• The Bureau of Program Services serves as advocate for inmates with special needs. The development, continuation and expansion of programs for offenders that have special needs (youth, females and elderly inmates) are recognized by the department as high priorities.

GOAL 2-2: To provide effective basic health care treatment to inmates that reduces the potential spread of disease by unhealthy inmates inside the institution and those inmates scheduled for release.

  • Proper diagnosis of health conditions on inmate entry to the system prevents further escalation of health care costs and minimizes the public health risks. Mental illness which is not properly diagnosed may lead to poor institutional adjustment and increase dangers for other inmates and staff, as well as posing problems in the community after release.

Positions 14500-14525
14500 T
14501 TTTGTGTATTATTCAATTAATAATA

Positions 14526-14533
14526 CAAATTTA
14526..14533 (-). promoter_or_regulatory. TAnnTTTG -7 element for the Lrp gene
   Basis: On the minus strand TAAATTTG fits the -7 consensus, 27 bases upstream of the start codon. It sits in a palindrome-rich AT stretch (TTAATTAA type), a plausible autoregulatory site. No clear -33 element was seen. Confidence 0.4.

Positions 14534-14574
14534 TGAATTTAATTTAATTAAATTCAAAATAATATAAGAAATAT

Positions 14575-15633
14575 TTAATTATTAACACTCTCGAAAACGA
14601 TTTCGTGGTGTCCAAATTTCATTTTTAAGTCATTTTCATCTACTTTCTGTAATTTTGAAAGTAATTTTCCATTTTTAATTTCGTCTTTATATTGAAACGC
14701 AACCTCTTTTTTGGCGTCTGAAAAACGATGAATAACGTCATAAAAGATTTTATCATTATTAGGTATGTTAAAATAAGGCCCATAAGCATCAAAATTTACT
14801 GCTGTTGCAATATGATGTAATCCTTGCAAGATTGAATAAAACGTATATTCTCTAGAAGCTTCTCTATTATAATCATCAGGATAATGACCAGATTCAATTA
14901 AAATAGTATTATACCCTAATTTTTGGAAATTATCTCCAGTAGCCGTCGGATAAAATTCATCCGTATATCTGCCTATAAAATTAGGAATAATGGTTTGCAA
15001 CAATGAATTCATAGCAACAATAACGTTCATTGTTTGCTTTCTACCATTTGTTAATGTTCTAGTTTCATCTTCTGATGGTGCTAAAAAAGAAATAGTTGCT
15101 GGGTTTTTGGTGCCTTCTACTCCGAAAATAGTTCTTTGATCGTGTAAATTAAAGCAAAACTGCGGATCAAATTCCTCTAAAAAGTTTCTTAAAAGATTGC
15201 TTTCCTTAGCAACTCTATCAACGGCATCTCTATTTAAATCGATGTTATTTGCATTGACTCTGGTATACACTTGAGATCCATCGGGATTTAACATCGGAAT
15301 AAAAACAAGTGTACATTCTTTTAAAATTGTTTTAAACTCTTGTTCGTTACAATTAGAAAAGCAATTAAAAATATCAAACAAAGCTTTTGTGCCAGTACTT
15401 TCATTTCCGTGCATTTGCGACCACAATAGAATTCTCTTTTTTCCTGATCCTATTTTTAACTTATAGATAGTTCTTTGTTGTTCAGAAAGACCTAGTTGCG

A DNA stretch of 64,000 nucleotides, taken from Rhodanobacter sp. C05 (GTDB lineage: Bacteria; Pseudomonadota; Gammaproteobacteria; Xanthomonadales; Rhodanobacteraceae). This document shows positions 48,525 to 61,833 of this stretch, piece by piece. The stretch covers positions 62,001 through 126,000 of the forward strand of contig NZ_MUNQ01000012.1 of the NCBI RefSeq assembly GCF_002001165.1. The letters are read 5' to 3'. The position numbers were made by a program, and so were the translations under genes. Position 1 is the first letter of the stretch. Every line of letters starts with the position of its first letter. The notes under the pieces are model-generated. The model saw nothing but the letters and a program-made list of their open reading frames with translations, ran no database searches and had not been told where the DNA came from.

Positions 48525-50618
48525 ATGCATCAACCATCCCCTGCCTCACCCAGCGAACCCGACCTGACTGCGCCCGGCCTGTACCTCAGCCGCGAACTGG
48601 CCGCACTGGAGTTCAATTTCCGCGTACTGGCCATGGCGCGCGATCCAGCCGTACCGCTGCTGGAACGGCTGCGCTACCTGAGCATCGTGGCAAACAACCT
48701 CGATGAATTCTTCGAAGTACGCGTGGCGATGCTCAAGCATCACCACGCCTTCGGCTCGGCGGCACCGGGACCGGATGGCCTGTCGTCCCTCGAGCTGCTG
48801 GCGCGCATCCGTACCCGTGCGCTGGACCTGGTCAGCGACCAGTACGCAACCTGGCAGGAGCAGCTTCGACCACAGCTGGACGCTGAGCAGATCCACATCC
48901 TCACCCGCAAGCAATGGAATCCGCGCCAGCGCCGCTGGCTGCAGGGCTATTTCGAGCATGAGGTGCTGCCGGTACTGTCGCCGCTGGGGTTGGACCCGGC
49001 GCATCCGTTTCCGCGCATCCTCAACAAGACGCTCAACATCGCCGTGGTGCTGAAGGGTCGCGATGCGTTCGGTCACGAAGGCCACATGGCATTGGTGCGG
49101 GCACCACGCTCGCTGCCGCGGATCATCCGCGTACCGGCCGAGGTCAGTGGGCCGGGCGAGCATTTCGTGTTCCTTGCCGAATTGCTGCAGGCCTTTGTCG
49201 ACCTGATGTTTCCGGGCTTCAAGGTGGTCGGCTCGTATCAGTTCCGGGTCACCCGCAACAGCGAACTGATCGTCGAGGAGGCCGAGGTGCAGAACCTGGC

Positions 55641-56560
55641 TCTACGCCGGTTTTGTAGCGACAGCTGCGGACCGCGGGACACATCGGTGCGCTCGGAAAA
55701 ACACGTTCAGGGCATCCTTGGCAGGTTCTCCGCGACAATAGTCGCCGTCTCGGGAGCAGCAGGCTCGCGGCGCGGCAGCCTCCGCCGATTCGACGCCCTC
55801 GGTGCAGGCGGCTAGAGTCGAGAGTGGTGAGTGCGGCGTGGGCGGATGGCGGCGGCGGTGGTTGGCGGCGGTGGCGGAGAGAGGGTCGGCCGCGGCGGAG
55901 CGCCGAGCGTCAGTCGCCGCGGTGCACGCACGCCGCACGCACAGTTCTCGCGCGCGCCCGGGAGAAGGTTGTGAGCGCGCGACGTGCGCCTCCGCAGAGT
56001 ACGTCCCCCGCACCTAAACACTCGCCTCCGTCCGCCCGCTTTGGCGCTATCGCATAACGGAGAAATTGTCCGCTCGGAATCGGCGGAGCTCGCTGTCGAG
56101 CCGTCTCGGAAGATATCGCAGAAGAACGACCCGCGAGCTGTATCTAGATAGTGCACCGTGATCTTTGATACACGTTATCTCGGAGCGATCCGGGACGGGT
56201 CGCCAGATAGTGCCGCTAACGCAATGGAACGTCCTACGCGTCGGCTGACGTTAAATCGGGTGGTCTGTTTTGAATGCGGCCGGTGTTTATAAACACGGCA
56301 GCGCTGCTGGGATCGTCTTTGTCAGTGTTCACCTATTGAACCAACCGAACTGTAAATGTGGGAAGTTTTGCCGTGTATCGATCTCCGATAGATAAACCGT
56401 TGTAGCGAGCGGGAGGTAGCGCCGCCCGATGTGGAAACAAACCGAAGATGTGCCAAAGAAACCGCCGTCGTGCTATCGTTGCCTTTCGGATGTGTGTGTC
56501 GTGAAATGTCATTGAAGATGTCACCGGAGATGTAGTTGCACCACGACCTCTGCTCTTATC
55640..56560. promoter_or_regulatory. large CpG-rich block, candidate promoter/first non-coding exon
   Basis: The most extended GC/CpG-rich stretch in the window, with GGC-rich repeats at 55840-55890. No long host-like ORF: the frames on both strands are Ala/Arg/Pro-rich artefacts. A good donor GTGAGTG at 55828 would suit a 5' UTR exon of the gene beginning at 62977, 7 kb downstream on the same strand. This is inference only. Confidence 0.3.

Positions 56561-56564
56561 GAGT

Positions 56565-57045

• The department provides after-care planning to assist the inmate on return to the community.
  • The Wellness Education Program teaches inmates to take responsibility for their own health and well being.

GOAL 2-3: To contribute to recidivism reduction by providing institutional and community based drug treatment programs and other services that aid offenders in the avoidance of substance abuse and their successful reintegration into the community.

  • Several studies have indicated positive outcomes for inmates who participate in Substance Abuse Treatment and Education Programs. These outcomes include improved inmate adjustment resulting in cost savings to the department, and after release measurable decreases in recommitment and increases in employment. The department will report to the public on these outcome measures.
  • Treatment programs for community supervised populations cannot be mandated except by court order. However, the number of these offenders receiving substance abuse treatment has steadily increased, and outcomes will be measures and evaluated with the same rigor as for inmate programs.